The automobile industry in North America has never responded well to change. As a rule, manufacturers have to be cattle-prodded into action before they'll deviate from established norms - it wasn't that long ago when vinyl roofs and whitewall tires were still optional - and change comes slowly in the boardrooms at General Motors, Toyota, Ford and others.
As one GM executive explained to me years ago: "General Motors is a big ship and it takes time to turn it around."
Well, they're turning around now, and so is everyone else.
As part of its new "More Power, Less Fuel" program, Toyota is fitting four-cylinder engines to a variety of its products and extolling the virtues of less is more when it comes to engine size.
Case in point: the Highlander, which, for the first time, is available with a four-cylinder engine. You can still get a V-6 or hybrid drivetrain, but the base model is now offered with a 2.7-litre four-banger, mated to front-drive only, with a six-speed automatic transmission. That's correct: a four-cylinder engine powering a full-size SUV.
And here's the thing: It works. And works rather well.
This version of the Highlander won't win awards when it comes to stoplight derbies, and you might want to think twice about towing anything large, but, as a goodly sized people mover, it does the job.
It will tow up to 1,587 kilograms (680 kilos less than the V-6) and has more than enough reserve power on the highway - to a point. Even with a load of passengers, it gets you around town at a decent clip. It's no hot rod, but nor is it a slug.
The engine, by the way, is one of the biggest of its kind on the market, and, with over 185 horsepower on tap, has more grunt than some V-6s. It's almost identical to the one found in the base Venza and is essentially a Camry four-cylinder powerplant punched out and tweaked.
By way of comparison, the V-6 engine available with the Highlander dishes up 270 horsepower. Yes, it's a much livelier vehicle, with 4WD availability and all kinds of pulling power. It also starts at almost $5,000 more than the base model and, when it comes to creature comforts and accessories, there isn't much difference between the two. Same body configurations, same interior layout, same comfort level.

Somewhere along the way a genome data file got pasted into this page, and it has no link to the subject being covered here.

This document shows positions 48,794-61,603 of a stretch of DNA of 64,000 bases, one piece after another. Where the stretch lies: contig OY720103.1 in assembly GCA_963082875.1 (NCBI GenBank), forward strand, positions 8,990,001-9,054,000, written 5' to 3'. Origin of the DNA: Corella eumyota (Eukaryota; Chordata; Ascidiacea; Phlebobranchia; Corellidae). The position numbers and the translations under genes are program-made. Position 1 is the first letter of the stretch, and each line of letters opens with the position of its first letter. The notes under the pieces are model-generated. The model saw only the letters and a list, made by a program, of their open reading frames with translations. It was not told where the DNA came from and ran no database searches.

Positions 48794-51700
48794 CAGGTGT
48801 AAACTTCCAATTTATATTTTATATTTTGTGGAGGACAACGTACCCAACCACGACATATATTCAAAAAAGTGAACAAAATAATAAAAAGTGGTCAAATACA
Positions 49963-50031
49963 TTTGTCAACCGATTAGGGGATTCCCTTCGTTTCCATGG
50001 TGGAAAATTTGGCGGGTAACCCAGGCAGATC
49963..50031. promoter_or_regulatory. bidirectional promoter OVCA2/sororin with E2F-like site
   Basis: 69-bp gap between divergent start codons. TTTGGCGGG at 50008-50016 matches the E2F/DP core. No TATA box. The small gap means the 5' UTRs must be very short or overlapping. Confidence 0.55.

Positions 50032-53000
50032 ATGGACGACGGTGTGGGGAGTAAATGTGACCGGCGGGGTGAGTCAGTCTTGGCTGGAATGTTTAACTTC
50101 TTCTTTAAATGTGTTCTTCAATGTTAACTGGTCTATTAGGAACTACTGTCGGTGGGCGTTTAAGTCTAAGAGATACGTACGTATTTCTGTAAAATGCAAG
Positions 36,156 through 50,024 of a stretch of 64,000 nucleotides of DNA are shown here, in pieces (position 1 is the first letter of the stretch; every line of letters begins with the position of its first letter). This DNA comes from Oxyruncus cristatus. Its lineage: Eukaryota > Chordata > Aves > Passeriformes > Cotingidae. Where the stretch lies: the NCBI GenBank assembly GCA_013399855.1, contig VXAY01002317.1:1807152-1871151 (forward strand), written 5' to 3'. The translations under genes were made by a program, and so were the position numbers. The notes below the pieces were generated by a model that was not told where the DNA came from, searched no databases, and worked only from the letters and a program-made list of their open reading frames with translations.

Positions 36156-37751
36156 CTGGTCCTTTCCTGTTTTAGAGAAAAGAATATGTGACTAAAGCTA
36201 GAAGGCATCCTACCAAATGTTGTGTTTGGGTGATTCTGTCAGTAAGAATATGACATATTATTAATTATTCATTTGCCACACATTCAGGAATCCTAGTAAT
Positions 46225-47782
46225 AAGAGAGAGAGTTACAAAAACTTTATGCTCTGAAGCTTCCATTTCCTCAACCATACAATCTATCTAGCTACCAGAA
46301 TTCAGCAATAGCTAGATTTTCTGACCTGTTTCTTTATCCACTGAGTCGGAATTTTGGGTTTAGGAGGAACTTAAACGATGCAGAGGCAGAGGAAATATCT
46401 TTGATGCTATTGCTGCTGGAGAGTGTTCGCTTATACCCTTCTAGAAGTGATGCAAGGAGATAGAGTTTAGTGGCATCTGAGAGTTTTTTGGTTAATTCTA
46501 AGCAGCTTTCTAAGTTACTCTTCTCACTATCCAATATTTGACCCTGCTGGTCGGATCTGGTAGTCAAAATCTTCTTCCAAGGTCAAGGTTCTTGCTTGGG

Of course, the four-cylinder delivers better fuel economy than its V-6 stable mate. Not a huge amount - 10.4 L/100 km in town versus 12.3 - but over the long haul it would add up.
The four-cylinder version also comes with a six-speed automatic transmission, where the V-6 has just five speeds. This will probably change in the near future, but it gives the four-banger a bit of a leg up when it comes to highway cruising.
When car makers start bumping up the displacement of their four-cylinder engines, they run into all kinds of issues, one of the primary ones being engine vibrations and harmonics.
Once you get above two litres, four-cylinder engines tend to lose their smoothness and something has to be done. The most common remedy is to fit a counterbalancer - or two - and that's what Toyota has done here.
In tandem with Toyota's variable valve timing system, the end result is a well-behaved, very usable power plant that, in many ways, transcends the usual configuration parameters.
It's easy to forget that this particular SUV has two fewer cylinders than its predecessors, and it doesn't seem to mind the extra load. At 2,490 kilograms dry and empty, the Highlander is not a small vehicle, but at no point during my time with this rig did I feel handicapped by a lack of snap or power.
But enough about the engine. For its under-$33,000 price tag, the base Highlander comes well furnished. It has a vehicle-stability control system, traction control, four-wheel disc brakes with ABS and electronic brake force distribution, as well as the usual mod-cons such as air conditioning, power windows and door locks, tilt/telescoping steering and keyless entry. This is not a stripper, in other words.
My tester also had an optional upgrade package that included rear air conditioning, a six-disc CD player, steering-wheel audio controls, roof rails, fog lamps and a power driver's seat. It'll run you an additional $1,800 and I would recommend it.
Total cargo capacity is the same as the V-6 models at 2,700 litres, and this version of the Highlander will seat seven adults in comfort.
In fact, I would recommend the four-cylinder Highlander on a bunch of levels. It costs less, is comparatively thrifty, reasonably peppy, roomy, very driveable and does all that you could ask of it.
No, it doesn't have that extra dose of power that some people seem to need, but it still has all the bases covered.
Think of it as a big station wagon.
2009 TOYOTA HIGHLANDER
Type: Full-size SUV
Base Price: $32,600; as tested, $35,895
Engine: 2.7-litre four-cylinder
Transmission: Six-speed automatic
Horsepower/Torque: 187 hp/186 lb-ft
Fuel Economy (litres/100 km): 10.4 city/7.3 highway; regular gas
Alternatives: Honda Pilot, Hyundai Veracruz, Kia Borrego, Subaru Outback, GMC Acadia, Chevrolet Trailblazer, Dodge Nitro, Ford Flex
- Surprisingly capable engine
- Decent fuel economy
- Plenty of elbow room
- Still a big vehicle
- Won't tow as much as a V-6